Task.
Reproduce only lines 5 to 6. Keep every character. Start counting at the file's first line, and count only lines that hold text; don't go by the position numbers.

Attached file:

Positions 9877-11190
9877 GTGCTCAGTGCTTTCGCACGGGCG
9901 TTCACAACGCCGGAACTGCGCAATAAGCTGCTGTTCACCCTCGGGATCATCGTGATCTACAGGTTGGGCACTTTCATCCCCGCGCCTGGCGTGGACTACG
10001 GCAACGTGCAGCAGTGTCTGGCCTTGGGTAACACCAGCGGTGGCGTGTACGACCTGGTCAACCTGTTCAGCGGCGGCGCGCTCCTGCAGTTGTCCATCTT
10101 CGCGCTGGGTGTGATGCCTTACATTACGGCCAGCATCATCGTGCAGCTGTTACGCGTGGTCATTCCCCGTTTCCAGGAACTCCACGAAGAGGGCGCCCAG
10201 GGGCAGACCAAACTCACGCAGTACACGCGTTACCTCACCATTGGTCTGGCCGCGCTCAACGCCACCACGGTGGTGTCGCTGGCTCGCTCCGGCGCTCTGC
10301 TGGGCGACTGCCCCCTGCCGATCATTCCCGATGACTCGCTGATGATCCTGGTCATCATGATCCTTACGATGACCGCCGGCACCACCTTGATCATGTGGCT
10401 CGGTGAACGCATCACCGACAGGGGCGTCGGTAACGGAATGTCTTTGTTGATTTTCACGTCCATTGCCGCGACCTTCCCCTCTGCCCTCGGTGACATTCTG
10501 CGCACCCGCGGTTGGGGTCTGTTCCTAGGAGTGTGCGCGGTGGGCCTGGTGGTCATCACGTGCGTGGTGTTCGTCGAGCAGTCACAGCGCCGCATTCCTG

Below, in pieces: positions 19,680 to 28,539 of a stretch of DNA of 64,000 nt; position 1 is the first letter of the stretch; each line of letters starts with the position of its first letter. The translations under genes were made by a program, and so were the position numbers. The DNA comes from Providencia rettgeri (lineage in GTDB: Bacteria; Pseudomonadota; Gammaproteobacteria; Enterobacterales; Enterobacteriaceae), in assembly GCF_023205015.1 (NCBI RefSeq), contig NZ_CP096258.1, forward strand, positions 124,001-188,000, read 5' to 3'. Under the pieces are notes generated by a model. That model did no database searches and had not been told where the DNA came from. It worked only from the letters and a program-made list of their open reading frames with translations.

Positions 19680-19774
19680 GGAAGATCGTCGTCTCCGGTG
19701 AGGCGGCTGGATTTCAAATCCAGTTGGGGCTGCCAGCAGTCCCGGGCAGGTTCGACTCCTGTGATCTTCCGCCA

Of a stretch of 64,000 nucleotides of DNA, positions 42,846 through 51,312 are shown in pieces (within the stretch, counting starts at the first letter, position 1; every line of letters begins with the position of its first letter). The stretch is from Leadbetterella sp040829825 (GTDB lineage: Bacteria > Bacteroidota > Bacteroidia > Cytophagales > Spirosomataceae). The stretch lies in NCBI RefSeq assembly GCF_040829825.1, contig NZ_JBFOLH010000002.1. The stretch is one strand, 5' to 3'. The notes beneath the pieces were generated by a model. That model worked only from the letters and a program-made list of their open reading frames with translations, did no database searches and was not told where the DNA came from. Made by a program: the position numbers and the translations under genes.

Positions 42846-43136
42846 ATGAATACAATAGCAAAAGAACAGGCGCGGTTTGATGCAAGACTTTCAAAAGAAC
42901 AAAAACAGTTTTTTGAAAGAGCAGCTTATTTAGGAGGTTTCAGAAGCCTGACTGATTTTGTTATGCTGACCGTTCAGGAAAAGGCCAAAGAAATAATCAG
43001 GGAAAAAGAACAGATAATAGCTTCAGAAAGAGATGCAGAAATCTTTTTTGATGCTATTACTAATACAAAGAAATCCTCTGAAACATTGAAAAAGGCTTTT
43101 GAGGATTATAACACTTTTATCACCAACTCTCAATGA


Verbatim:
10101 CGCGCTGGGTGTGATGCCTTACATTACGGCCAGCATCATCGTGCAGCTGTTACGCGTGGTCATTCCCCGTTTCCAGGAACTCCACGAAGAGGGCGCCCAG
10201 GGGCAGACCAAACTCACGCAGTACACGCGTTACCTCACCATTGGTCTGGCCGCGCTCAACGCCACCACGGTGGTGTCGCTGGCTCGCTCCGGCGCTCTGC